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What are your thoughts - is a "Facebook for Scientists" needed and can you cope with G+, FB etc.? Curious to know your opinion!
Martijn Roelandse's profile photoMatthew Justin's profile photoLauren McGeorge's profile photoJenni Lukac's profile photo
I have profiles at both ResearchGate and but I rarely visit. I didn't find the interface interesting. I do get email updates from them that someone has searched for my paper or that there are some comments in an interest group that I signed up for, but that's it.
Not being a scientist, I'm not very familiar with Research Gate. However, my experience with has been on par with Rajini's - perhaps because, as she points out, the interface is pretty deadly.
Why not start a poll on Neuroscience Network?
Thanks for the link, Victor. I do a lot of translation work for social scientists working in Spanish (rather than "hard" scientists). Sometimes I think that they could benefit from participating in English language discussions to the extent that they are able to try out their ideas before "reinventing the wheel."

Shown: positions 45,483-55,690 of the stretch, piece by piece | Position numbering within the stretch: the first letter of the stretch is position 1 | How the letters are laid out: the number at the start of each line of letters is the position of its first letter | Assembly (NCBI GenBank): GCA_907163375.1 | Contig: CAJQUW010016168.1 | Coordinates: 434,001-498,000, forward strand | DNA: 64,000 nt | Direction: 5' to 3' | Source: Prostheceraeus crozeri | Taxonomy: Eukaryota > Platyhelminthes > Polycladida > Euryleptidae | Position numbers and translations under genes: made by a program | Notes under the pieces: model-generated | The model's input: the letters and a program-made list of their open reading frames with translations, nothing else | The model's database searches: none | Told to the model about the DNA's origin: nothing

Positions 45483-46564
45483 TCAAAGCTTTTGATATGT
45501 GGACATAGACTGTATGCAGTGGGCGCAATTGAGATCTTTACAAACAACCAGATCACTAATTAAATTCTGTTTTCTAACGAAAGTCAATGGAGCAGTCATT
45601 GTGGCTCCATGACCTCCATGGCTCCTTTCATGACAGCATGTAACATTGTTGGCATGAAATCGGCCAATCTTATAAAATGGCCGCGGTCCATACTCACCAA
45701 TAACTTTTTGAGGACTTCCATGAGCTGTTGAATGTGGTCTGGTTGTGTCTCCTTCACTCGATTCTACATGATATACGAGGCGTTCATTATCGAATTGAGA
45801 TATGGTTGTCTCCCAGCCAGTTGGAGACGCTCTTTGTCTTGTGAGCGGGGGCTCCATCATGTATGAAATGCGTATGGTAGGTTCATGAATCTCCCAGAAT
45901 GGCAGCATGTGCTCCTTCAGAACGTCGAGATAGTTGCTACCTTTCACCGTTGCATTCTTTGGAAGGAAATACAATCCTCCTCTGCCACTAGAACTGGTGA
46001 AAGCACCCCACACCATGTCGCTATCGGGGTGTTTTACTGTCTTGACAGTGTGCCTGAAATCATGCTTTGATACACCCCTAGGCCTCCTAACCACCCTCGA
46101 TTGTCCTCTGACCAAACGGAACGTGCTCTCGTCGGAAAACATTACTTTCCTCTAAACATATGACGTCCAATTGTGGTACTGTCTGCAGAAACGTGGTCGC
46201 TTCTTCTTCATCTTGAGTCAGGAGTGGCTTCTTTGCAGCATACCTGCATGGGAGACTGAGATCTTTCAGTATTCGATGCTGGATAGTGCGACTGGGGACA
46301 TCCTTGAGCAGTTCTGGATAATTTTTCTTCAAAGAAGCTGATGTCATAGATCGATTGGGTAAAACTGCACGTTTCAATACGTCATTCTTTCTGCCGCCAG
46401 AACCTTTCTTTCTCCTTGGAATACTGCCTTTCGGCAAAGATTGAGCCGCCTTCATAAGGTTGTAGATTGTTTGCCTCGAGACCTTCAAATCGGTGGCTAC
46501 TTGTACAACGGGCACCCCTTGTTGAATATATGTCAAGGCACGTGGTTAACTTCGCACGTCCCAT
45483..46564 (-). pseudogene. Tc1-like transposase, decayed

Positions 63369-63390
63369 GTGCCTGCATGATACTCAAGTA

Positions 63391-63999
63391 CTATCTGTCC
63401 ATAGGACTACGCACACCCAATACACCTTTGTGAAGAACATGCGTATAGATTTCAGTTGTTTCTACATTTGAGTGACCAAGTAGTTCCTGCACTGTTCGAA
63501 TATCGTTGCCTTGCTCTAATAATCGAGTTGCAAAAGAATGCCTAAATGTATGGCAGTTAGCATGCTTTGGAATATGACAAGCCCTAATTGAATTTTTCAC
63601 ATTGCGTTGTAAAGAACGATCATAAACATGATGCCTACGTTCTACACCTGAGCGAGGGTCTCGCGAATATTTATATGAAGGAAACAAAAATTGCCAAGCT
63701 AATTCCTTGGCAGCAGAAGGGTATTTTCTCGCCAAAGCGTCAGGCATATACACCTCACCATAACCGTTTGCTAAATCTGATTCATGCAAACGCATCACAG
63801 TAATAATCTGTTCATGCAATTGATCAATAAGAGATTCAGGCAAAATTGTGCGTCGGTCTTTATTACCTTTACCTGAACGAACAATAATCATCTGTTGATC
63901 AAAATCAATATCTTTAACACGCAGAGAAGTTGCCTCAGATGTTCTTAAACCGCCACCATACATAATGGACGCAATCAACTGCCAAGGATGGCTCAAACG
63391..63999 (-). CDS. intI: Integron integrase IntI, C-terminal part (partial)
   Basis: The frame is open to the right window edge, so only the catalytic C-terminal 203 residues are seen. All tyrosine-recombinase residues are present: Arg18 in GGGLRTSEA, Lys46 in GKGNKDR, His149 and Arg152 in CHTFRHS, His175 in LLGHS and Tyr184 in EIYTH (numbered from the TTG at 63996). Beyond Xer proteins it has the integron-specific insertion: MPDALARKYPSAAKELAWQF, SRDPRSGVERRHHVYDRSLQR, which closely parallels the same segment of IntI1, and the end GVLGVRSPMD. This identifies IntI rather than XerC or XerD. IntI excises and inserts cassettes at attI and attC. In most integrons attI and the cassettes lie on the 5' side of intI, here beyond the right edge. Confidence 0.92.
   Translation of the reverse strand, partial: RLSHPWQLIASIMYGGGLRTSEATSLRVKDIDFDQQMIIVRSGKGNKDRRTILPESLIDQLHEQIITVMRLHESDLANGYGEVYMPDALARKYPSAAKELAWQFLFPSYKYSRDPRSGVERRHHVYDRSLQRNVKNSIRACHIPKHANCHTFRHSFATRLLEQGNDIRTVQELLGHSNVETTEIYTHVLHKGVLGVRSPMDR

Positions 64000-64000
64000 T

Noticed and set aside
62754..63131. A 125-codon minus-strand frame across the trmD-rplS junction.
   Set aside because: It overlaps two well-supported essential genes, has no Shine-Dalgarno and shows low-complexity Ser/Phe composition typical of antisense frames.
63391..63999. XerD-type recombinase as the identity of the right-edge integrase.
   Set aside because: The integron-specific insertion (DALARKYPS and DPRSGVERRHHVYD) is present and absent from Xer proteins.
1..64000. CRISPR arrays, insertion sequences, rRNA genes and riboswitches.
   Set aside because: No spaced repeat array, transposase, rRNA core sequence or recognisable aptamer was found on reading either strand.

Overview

Thanks all for your constructive comments, very useful!
Google+ seems to be more the place for engineers, academics, and scientists. A site solely for researchers is promising as I would expect it to change for the needs of its specific users rather than the general functionality that a social network site provides and interface decisions done by programmers, venture capitalists, advertisers, focus groups, designers, etc.

The benefits, however, of having activity continue on general social networking sites is that a) more people not currently doing research may stumble in to conversation and easily learn more and explore, and b) researchers are a lot easier to find, contact, and follow on open general sites.
When I'm reading a paper or anticipating a lecture, I Google the presenters and see if they have a Google+ page that I can follow.
I admit, Google+ is attractive, however I have yet to really delve in and participate. Google Reader was wonderful, and then my GR became obsolete once I entered graduate school and Google Buzz died off. I'm very interested in Visual Thinking and Pearltrees appears to be an idea, but again this social media tool of organizing research is attractive, but I have yet to sit down and learn how to manage its tools.
I often Google to research terms and information as I translate and edit. It was interesting to see that Matthew uses G+ to get deeper insight into a particular person's thinking. Although my background is in the arts and humanities, I'm enjoying the things that science and psychology circles are posting. I like having the option to keep quiet and read, make a comment once in awhile, or pass on things that might interest people in other circles.
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